Note To use a 64-bit version of Windows Vista, you must have a computer that has a 64-bit processor. Also, you must have 64-bit device drivers for the devices that are in the computer.
To have us help you determine which platform is installed, go to the "Fix it for me" section. If you would rather fix this problem yourself, go to the "Let me fix it myself" section.
Fix it for meTo determine which platform is installed automatically, click the Fix this problem link. Then click Run in the File Download dialog box, and follow the steps in this wizard.
Note This wizard may be in English only; however, the automatic fix also works for other language versions of Windows.
Note If you are not on the computer that has the problem, you can save the automatic fix to a flash drive or to a CD, and then you can run it on the computer that has the problem.
Let me fix it myselfTo determine which Windows Vista platform is installed yourself, follow these steps:
- Click Start, right-click Computer, and then click Properties.
- The operating system appears as follows:
- For a 64-bit version operating system, "64-bit Operating System" appears for the system type under System.
- For a 32-bit version operating system, "32-bit Operating System" appears for the system type under System.
- Kernel Patch Protection
- Support for hardware-backed Data Execution Protection (DEP)
- Mandatory driver signing
- Removal of support for 32-bit drivers
- Removal of the 16-bit subsystem
Depending on the version of Windows Vista that is installed, a 64-bit version of Windows Vista supports from 1 GB of RAM to more than 128 GB of RAM. The ability to address more physical memory lets Windows Vista minimize the time that is required to swap processes in and out of physical memory. Therefore, Windows Vista can manage processes more efficiently. This memory management feature helps improve the overall performance of Windows Vista.
Advantages when you install a 64-bit version of Windows Vista
- Increased memory support beyond that of the 4-GB addressable memory space that is available in a 32-bit operating system
- Increased program performance for programs that are written to take advantage of a 64-bit operating system
- Enhanced security features
What to consider when you install a 64-bit version of Windows Vista
- 64-bit device drivers may not be available for one or more devices in the computer.
- Device drivers must be digitally signed.
- 32-bit device drivers are not supported.
- 32-bit programs may not be fully compatible with a 64-bit operating system.
- It may be difficult to locate programs that are written specifically for a 64-bit operating system.
- Not all hardware devices may be compatible with a 64-bit version of Windows Vista.
The main differences between the 32-bit versions of Windows Vista and the 64-bit versions of Windows Vista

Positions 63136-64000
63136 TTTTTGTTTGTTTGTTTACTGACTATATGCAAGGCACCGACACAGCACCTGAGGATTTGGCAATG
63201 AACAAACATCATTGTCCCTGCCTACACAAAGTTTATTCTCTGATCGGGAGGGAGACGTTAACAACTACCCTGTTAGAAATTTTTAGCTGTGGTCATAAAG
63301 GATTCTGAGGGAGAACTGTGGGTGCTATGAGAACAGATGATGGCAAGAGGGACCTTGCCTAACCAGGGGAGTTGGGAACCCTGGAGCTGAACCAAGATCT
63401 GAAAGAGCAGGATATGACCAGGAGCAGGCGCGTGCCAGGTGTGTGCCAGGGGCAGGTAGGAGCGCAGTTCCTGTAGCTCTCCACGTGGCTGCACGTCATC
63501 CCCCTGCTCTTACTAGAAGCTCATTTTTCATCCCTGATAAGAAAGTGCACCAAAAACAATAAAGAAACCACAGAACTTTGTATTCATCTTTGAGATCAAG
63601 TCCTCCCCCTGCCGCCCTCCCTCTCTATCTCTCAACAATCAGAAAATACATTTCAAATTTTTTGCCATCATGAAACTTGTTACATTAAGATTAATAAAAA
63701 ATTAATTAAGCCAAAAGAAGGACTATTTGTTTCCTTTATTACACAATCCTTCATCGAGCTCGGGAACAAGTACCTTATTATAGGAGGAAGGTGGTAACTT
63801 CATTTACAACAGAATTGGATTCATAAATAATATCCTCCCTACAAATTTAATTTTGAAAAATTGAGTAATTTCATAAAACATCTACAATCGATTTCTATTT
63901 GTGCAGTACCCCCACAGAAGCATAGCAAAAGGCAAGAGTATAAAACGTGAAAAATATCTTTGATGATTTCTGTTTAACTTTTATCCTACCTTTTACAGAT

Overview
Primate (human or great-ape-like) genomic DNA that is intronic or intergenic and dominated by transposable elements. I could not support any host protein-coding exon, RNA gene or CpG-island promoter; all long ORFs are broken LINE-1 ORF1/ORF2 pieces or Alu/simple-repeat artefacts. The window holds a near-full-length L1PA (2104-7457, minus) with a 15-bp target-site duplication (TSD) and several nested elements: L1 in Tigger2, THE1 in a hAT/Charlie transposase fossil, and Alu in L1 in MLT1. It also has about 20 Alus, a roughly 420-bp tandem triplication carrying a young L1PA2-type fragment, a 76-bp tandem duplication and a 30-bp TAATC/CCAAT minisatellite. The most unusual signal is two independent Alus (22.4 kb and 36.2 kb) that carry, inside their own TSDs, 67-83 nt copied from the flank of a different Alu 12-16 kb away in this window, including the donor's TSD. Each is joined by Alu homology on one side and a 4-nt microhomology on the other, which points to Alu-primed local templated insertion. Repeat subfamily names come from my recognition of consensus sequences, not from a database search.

|Architecture||Windows Vista, 32-bit versions||Windows Vista, 64-bit versions|
|System requirements||1-gigahertz (GHz) 32-bit (x86) processor or 64-bit (x64) processor, 512 MB of RAM||1-GHz 64-bit (x64) processor, 1 GB of RAM (4 GB recommended)|
|Memory access||A 32-bit version of Windows Vista can access up to 4 GB of RAM.||A 64-bit version of Windows Vista can access from 1 GB of RAM to more than 128 GB of RAM.|
|Memory access per edition||All 32-bit versions of Windows Vista can access up to 4 GB of RAM.||Windows Vista Home Basic - 8 GB of RAM|
Windows Vista Home Premium - 16 GB of RAM
Windows Vista Business - 128 GB of RAM or more
Windows Vista Enterprise - 128 GB of RAM or more
Windows Vista Ultimate - 128 GB of RAM or more
|DEP||32-bit versions of Windows Vista use a software-based version of DEP.||64-bit versions of Windows Vista support hardware-backed DEP.|
|Kernel Patch Protection (PatchGuard)||This feature is not available in 32-bit versions of Windows Vista.||This feature is available in 64-bit versions of Windows Vista. Kernel Patch Protection helps prevent a malicious program from updating the Windows Vista kernel. This feature works by helping to prevent a kernel-mode driver from extending or replacing other kernel services. Also, this feature helps prevent third-party programs from updating (patching) any part of the kernel.|
|Driver signing||Unsigned drivers may be used with 32-bit versions of Windows Vista.||64-bit versions of Windows Vista require that all device drivers be digitally signed by the developer.|
|32-bit driver support||32-bit versions of Windows Vista support 32-bit drivers that are designed for Windows Vista.||64-bit versions of Windows Vista do not support 32-bit device drivers.|
|16-bit program support||32-bit versions of Windows Vista support 16-bit programs, in part.||64-bit versions of Windows Vista do not support 16-bit programs.|
For more information about 64-bit versions of Windows Vista, visit the following Microsoft Web site:
Article ID: 946765 - Last Review: Jun 29, 2011 - Revision: 1